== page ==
A Trail of Poison
By Thilo Graf
This adventure from Headless Hydra Games is 29 pages long, 1 page front cover, 1 page dedication, 1 page editorial, 1 page SRD and 2 pages advertisements, leaving 23 pages for the adventure, so let’s check it out!
The first thing you’ll notice when reading this book is the beautiful layout: Headless Hydra’s layout is nice, concise and features the two-column standard. the mostly b/w-artwork is cool and offers some nice pictures to show off to your players.
This being an adventure-review, it contains SPOILERS, so potential players please beware and jump to the conclusion.
Still here? All right:
The basic plot line is rather simple: Animals and even magical beasts have been poisoned and the PCs are hired by a local druid to investigate a dark, spider-infested forest, unearthing the truth: One member of the coven of the Night Hag ( the grand villain of the Mor Aldenn setting) has unearthed an artefact of an archmage of old and uses the artefact to force animals and even magical beasts like unicorns to drink from a poisoned lake, thus killing them. The PCs follow the trail of dead creatures and marauding lizardfolk (strange choices as enemies – they usually are rather depicted as the noble savages instead of brutish goons that don’t care about nature) to a dying unicorn at the edge of a sanctuary (which is not detailed). While the riddle and exposition provided are nice, the unicorn nevertheless just feels like it’s there for shock value. After that, the PCs venture towards the tower of a curiously absent archmage (that gets a professionally done map) and battle through the enemies (mostly lizardfolk) and finally kill the perpetrator, a green hag and her right-hand maiden, an insane harpy. The adventure concludes with the PCs looting the as of yet untouched upper level of the tower and defeating the final guardian the archmage left.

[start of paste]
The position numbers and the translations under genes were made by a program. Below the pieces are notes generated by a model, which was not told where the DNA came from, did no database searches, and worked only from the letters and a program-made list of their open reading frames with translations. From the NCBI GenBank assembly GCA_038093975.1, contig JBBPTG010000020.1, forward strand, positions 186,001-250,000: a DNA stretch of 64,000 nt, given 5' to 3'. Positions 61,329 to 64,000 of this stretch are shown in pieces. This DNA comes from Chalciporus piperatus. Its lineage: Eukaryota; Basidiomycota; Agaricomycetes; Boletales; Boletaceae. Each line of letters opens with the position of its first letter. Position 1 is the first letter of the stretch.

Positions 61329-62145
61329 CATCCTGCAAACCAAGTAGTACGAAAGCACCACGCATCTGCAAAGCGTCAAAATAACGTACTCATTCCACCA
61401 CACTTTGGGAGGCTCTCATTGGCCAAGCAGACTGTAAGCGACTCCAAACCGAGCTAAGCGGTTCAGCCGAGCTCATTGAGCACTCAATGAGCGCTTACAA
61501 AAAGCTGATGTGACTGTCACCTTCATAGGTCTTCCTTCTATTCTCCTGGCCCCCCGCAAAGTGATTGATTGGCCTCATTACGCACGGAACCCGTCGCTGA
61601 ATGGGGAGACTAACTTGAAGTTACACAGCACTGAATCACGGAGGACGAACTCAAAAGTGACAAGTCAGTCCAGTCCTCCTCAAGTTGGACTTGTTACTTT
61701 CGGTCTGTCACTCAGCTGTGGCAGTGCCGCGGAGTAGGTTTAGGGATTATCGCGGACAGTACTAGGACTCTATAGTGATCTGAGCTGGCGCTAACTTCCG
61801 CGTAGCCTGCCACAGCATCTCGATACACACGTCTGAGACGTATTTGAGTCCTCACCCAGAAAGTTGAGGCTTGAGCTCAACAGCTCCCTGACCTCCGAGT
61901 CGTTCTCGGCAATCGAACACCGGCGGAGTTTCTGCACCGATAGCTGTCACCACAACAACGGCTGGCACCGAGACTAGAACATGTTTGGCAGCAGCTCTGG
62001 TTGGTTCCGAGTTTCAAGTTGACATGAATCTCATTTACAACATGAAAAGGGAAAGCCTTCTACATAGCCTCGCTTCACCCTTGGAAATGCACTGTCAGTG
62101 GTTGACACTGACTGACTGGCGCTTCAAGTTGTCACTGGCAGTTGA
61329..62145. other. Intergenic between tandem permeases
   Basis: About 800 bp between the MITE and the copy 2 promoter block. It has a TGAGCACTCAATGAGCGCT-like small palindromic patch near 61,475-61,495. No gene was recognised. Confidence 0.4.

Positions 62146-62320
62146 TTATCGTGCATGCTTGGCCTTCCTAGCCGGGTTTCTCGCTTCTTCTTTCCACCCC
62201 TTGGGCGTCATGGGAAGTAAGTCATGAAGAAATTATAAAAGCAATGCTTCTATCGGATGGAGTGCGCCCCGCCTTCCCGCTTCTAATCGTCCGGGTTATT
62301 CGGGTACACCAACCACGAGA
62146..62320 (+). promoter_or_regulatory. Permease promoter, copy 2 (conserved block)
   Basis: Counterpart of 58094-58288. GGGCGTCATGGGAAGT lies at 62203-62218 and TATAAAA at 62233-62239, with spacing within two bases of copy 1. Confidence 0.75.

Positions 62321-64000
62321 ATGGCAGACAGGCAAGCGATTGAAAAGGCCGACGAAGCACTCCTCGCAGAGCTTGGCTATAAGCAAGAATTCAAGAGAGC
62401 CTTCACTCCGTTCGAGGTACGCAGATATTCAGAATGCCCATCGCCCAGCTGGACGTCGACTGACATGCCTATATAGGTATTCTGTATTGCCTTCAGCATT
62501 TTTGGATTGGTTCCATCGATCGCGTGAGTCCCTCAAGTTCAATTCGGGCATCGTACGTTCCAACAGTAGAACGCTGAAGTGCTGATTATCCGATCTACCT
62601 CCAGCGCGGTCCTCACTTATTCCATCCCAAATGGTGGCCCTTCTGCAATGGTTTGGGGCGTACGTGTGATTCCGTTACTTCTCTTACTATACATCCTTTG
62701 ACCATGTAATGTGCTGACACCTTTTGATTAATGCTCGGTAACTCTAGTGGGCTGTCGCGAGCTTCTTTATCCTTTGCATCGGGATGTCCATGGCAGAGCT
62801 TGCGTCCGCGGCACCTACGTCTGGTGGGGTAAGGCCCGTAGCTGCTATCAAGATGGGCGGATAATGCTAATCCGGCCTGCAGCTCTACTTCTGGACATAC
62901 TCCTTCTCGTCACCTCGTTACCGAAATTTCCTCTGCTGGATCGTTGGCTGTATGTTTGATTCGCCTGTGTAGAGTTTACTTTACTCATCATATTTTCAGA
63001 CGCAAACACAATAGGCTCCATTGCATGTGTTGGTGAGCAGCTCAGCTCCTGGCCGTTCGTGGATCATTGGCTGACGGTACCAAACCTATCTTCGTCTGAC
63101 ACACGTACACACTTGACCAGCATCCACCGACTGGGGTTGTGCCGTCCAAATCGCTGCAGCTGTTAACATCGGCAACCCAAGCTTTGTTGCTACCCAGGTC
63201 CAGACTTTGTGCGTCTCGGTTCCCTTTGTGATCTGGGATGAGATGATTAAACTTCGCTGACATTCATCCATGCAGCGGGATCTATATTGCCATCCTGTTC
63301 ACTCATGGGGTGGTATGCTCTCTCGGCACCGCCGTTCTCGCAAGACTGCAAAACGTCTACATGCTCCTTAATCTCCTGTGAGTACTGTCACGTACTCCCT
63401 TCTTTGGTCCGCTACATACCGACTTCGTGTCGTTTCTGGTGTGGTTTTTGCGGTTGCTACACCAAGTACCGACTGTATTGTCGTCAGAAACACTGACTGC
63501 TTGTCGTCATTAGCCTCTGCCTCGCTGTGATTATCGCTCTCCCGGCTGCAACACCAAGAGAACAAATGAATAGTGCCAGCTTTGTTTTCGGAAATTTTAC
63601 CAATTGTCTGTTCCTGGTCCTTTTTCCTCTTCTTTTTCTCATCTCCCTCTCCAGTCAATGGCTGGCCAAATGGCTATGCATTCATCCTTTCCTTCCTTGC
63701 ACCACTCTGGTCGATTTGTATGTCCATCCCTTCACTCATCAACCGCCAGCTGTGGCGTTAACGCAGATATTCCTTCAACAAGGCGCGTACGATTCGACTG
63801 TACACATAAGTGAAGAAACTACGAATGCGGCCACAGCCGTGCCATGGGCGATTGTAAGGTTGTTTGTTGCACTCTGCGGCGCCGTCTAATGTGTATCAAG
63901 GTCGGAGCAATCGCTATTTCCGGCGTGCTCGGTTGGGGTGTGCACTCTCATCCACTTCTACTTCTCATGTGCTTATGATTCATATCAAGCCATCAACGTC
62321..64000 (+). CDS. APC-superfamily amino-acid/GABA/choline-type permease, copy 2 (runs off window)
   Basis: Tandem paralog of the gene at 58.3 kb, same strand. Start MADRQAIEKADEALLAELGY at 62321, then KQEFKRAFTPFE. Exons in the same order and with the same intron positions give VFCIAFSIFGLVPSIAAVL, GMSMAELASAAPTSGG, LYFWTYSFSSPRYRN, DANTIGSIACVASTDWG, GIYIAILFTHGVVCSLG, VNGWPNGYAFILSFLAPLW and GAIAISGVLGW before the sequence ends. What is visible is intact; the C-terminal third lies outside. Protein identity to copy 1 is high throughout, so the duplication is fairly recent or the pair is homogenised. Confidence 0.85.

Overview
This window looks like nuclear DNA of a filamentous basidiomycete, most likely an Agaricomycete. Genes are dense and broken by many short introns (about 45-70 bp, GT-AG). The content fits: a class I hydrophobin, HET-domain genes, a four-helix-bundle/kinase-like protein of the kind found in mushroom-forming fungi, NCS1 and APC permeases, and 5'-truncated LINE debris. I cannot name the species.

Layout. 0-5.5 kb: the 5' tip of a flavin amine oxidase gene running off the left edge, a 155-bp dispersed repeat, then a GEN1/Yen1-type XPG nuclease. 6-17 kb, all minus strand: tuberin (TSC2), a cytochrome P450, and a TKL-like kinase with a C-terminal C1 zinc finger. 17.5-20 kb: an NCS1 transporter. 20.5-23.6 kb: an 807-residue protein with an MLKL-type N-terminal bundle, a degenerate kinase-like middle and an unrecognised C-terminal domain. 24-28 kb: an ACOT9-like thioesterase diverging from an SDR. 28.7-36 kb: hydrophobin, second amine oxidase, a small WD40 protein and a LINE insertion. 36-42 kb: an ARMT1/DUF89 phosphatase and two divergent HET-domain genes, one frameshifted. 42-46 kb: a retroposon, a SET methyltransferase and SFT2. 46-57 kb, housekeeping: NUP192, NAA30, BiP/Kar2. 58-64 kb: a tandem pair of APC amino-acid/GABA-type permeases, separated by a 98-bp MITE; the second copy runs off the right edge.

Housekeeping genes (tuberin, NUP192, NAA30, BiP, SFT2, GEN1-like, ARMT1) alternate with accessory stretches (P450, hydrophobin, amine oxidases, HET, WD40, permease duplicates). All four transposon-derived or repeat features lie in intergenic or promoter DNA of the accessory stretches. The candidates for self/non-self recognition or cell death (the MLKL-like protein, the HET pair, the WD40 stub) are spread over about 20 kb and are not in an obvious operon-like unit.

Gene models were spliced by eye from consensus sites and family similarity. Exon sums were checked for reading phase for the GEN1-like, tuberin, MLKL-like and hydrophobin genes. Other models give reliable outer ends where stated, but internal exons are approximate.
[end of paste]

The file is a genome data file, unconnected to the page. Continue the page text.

While the adventure, as per the summary, seems straight-forward enough, I’ve encountered several problems with this one you ought to know about: First of all, this adventure is a railroad. Yes, it’s a wilderness adventure, but there is ONE way to the goal and only one. PCs are penalized by wasted time IRL and random encounters when not succeeding in a tracking check, while the timeline is actually inconsequential for the adventure. There’s no need to hurry. The adventure also hits a pet peeve of mine and provides a LOT of easily gained treasure in the tower. E.g. some standard lizardfolk fighting over a flaming shortspear. I’m against magic item inflation and very much for rather unique ones, but oh well – that’s a personal preference and will not influence my final verdict. What will influence it, however, is the fact that the villain’s “masterplan” is flat-out STUPID. DUMB. MAKES NO SENSE WHATSOEVER. Want me to elaborate? There you go!